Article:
Journal Article

Can neuroscience inform economics? Rationality, emotions and preference formation

Nuno Martins

in Cambridge Journal of Economics

Published on behalf of Cambridge Political Economy Society

Volume 35, issue 2, pages 251-267
Published in print March 2011 | ISSN: 0309-166X
Published online May 2010 | e-ISSN: 1464-3545 | DOI: https://dx.doi.org/10.1093/cje/beq017
Can neuroscience inform economics? Rationality, emotions and preference formation

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  • Information, Knowledge, and Uncertainy
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The interaction between neuroscience and economics has gained much prominence recently, leading to the emergence of the new and expanding field of neuroeconomics. I will argue that, although there is much insight to be gained from the interaction between neuroscience and economics, the implications of recent developments in neuroscience and neuroeconomics for the deductivist methodology of mainstream economics, and its emphasis on prediction of events, have not been sufficiently addressed. In fact, much research on neuroeconomics has contributed to the formulation of deductivist models aimed at the prediction of events, when the more fruitful use of neuroscience in economics consists rather in the utilisation of its insights for the development of an explanation of social behaviour that moves beyond the mainstream deductivist methodology. The somatic marker hypothesis, developed by Damasio and others working closely with him, will be suggested as an alternative framework for conceptualising the emergence of social behaviour from a neurobiological substrate.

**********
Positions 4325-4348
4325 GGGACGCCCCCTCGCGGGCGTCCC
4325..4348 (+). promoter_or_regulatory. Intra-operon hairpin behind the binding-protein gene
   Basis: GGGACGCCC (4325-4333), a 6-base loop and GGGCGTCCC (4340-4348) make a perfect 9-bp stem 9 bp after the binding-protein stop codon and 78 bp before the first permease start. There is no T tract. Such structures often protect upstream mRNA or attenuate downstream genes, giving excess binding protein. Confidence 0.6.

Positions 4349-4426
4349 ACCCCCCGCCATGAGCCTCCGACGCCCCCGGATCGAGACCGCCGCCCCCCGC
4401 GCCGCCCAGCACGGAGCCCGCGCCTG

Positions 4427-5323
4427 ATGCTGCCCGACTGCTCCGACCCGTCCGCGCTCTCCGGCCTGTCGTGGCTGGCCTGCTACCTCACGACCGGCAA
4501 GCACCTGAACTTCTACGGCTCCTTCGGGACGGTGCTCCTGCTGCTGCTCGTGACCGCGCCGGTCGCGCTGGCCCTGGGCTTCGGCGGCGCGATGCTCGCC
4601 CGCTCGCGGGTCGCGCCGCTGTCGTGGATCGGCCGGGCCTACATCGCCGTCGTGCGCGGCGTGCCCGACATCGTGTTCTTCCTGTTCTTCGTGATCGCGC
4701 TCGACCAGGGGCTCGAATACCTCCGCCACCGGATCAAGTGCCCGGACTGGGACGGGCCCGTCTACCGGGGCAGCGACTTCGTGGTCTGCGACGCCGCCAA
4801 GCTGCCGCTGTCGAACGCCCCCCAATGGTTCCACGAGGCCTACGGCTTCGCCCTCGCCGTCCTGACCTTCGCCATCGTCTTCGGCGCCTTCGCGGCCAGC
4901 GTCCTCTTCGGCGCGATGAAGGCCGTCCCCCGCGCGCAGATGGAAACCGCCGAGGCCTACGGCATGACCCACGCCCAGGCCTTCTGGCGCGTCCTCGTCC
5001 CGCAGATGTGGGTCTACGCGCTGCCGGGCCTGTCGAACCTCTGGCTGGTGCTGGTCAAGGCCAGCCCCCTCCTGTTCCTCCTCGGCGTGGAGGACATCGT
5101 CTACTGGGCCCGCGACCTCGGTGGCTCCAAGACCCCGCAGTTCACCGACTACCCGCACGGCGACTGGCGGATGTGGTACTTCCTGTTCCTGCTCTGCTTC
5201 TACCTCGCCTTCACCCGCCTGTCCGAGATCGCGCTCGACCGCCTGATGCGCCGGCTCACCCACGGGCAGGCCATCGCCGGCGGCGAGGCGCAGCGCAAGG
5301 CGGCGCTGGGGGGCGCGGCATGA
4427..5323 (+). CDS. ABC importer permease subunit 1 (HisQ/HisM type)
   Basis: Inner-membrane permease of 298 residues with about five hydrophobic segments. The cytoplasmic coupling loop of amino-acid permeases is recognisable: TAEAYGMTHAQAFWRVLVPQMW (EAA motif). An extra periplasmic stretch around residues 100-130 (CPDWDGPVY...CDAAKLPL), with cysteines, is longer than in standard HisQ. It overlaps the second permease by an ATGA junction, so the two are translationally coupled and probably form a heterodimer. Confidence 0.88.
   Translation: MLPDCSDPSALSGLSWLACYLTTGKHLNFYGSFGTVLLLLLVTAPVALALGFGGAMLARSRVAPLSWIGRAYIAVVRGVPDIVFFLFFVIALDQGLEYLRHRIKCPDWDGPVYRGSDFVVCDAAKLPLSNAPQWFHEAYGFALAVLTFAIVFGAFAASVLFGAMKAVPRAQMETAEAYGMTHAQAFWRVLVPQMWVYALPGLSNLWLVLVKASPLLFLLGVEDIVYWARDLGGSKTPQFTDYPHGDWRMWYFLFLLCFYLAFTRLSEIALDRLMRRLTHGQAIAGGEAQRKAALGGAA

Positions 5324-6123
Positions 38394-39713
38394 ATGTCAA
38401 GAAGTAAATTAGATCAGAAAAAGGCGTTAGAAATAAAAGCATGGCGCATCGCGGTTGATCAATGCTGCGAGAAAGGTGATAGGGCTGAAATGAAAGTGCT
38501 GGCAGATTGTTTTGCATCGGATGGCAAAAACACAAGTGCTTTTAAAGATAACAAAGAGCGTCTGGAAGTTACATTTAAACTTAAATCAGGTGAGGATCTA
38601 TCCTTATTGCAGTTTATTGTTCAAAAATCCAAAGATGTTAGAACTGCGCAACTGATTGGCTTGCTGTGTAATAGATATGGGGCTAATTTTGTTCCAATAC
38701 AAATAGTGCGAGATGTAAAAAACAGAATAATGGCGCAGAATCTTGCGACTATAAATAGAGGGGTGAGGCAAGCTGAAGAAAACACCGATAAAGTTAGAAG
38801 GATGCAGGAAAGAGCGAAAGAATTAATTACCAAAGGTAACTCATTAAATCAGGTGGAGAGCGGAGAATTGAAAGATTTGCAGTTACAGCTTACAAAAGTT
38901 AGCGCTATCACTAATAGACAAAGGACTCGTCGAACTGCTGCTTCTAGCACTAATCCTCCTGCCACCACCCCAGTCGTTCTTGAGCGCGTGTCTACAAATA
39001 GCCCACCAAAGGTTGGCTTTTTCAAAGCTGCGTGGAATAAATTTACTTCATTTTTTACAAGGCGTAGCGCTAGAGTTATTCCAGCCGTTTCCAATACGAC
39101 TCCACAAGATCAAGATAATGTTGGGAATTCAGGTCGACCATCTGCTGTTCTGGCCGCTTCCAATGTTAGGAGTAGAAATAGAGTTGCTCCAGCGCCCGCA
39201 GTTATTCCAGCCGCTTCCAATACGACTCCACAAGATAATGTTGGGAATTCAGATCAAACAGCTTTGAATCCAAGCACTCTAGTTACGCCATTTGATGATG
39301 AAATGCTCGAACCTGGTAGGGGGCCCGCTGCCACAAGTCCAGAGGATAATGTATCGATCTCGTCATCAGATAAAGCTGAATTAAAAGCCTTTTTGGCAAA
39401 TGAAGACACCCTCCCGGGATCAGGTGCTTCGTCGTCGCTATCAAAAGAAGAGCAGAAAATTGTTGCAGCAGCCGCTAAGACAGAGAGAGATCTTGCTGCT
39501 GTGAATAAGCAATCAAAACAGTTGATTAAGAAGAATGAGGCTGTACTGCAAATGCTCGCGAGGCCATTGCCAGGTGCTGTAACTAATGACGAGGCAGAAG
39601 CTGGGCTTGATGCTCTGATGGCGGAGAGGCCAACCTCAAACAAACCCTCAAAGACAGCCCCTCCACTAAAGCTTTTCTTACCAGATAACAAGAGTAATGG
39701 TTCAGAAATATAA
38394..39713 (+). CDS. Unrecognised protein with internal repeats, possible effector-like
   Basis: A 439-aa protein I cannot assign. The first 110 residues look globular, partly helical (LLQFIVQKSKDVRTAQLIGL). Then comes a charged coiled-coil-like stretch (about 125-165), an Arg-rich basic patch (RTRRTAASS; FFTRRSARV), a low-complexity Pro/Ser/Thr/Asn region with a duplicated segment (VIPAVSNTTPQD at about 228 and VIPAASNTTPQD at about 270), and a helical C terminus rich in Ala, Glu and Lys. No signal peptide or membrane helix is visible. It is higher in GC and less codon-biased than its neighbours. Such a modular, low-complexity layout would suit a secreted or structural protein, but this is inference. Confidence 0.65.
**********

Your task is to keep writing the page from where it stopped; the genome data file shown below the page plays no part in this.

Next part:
Keywords: Neuroscience; Deductivism; Preferences; Open systems; Somatic marker hypothesis; B41; D01; D87; I31

Journal Article.  8460 words. 

Subjects: Information, Knowledge, and Uncertainy ; Welfare and Poverty ; Microeconomics ; Economic Methodology

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